Six years ago exactly, the Pound plummeted. The Brexit earthquake, with the British running, against all expectations, voting to leave the European Union, knocked out the pound that Great Britain had decided not to abandon in favor of the euro. The fear of a collapse of the British economy, and the unknowns of a farewell to the EU, which has never happened before to any member state, caused Her Majesty’s currency to collapse: there was a 20% decline in a few months, from 1 , 4 to 1.20. There were those who even prophesied parity with the euro, on the expectations of a Brexit apocalypse.
Six years later, with Brexit now over and over, the pound has never dropped to par with the euro, nor have there been the feared collapses. On the contrary: at the end of the year and at the beginning of 2022, the British banknote was at its highest in recent years against the euro, above 1.20 on the single currency. Within a few weeks, however, the pound is back in the cyclone and is rapidly losing positions against the euro and the dollar.
2022 is the black year, so much so that on many media the pound is defined as the “sick man of the world” among currencies: it is the one with the worst forecasts among rich countries. Again traded around 1.15 on the euro, even worse on the dollar which dropped to around 1.2, a low not seen since October 2020. This is a drop of almost 10% in about three months. It is a very rapid decline, which is explained by a bet, to the downside on the country: hedge funds have changed position on the pound. Data from the US futures market shows that hedge funds have started betting against the pound – a bet that is now worth nearly $ 5 billion, according to some data reported by Reuters. Speed was crucial. Shortly before the Russian invasion of Ukraine on February 24, data from the Commodity Futures Trading Commission showed that the funds held a small long position on the pound and the pound was trading around 1.4 against the dollar. Nine weeks later, the funds are “short” in sterling for a total of 58,914 contracts – the largest bet against the pound in two and a half years.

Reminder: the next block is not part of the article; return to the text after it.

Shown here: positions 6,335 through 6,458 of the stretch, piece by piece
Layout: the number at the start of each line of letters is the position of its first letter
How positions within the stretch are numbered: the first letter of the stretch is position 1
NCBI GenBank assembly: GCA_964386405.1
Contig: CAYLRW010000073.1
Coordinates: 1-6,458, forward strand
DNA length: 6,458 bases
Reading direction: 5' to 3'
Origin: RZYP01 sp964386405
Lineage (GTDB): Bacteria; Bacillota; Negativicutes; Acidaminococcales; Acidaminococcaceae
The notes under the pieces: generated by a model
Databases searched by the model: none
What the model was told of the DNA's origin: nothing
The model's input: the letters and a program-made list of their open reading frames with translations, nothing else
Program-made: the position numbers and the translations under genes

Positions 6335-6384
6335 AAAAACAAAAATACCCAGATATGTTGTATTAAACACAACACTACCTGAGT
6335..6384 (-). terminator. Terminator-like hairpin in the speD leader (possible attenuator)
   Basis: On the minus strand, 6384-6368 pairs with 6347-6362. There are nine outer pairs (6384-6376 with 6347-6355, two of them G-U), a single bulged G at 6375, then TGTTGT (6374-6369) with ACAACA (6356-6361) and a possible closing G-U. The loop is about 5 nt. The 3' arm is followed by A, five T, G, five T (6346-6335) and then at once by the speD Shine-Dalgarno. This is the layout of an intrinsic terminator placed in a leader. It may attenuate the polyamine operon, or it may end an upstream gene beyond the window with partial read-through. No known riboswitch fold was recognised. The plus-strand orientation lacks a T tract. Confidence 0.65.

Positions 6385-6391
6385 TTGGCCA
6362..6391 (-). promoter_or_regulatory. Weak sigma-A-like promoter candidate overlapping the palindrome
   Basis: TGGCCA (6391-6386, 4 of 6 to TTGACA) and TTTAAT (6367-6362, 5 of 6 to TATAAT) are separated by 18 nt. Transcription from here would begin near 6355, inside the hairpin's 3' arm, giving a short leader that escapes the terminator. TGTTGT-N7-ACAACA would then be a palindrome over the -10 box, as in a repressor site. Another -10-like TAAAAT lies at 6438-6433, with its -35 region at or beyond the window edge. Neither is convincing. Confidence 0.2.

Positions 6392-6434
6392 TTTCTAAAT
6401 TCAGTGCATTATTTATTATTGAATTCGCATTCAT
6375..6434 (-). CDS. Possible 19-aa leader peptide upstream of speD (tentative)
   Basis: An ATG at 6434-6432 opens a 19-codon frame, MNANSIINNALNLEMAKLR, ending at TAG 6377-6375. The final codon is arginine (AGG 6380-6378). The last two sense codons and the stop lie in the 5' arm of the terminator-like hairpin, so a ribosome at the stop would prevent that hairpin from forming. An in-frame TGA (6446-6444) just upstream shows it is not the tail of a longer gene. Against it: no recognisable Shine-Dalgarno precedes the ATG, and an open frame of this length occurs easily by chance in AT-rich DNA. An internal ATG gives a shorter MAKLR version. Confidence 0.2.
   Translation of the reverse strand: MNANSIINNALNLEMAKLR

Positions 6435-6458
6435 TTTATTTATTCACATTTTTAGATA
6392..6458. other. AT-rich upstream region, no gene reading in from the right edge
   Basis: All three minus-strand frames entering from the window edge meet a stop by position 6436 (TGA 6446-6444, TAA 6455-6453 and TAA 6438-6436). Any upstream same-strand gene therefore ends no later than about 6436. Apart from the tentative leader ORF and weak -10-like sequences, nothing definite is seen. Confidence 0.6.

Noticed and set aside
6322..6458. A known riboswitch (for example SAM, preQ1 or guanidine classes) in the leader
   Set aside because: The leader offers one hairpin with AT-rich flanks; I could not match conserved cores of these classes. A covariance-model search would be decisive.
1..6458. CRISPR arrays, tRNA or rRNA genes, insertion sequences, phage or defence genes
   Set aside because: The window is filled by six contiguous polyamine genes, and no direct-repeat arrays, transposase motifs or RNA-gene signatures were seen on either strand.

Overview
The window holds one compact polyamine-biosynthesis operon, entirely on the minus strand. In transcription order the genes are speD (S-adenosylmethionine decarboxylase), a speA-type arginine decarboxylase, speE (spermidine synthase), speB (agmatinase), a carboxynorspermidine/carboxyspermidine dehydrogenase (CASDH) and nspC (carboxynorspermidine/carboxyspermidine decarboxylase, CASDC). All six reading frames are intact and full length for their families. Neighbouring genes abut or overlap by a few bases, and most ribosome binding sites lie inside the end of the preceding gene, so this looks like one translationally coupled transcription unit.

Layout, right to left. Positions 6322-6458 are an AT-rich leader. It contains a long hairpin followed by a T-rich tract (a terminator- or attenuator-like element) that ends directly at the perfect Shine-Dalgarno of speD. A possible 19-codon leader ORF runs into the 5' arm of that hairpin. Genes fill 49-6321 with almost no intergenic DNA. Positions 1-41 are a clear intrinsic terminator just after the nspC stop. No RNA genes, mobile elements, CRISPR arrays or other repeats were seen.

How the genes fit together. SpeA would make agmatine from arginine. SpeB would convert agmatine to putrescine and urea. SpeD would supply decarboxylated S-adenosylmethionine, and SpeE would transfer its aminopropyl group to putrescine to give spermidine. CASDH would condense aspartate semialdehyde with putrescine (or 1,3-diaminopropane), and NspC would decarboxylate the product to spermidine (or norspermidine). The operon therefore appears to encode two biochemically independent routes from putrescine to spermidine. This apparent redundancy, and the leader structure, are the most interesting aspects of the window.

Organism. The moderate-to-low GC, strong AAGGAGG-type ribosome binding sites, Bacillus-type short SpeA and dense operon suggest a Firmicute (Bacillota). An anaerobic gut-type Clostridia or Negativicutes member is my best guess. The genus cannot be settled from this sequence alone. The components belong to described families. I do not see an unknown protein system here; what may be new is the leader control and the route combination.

The turnaround of hedge funds is a consequence of the impending economic recession. The Bank of England itself fears an economic “apocalypse” in 2022. These are the effects of the post-Covid world, which has seen inflation take off; and the war in Ukraine which has given a blow to the cost of energy. The cost of living is rising at unsustainable rates: inflation is expected at 10% at the end of the year, or household incomes are eroded to pay bills and rents. With less consumption, in an economy that lives only on services, the economy slows down. So then the hedge funds are sniffing the “prey” and are taking a stand.
And this is where Brexit comes into play: after leaving the EU, the United Kingdom, which does not import energy but imports a lot of food and semi-finished products, has strengthened non-EU trade agreements to compensate for the loss of the single market. Agreements that have so far worked also thanks to a hard currency. For an importing country it means purchasing power. But with a weak pound, importing goods from Australia, the US and Turkey, to name just three of the largest exporters to the country, becomes much more expensive. And therefore, in a cascade, even more inflation and an economy even more in difficulty. And therefore even more sales on the currency by hedge funds. In addition to the cost of living crisis, Britain risks entering a negative spiral that bounces between the pound and the real economy. Another additional problem for the Bank of England which, the first central bank in Europe to raise rates, is now caught in the middle of a crossroads: to curb inflation it should raise the cost of money again, but in this way it risks fueling the recession. Stagflation is the evil of 2022.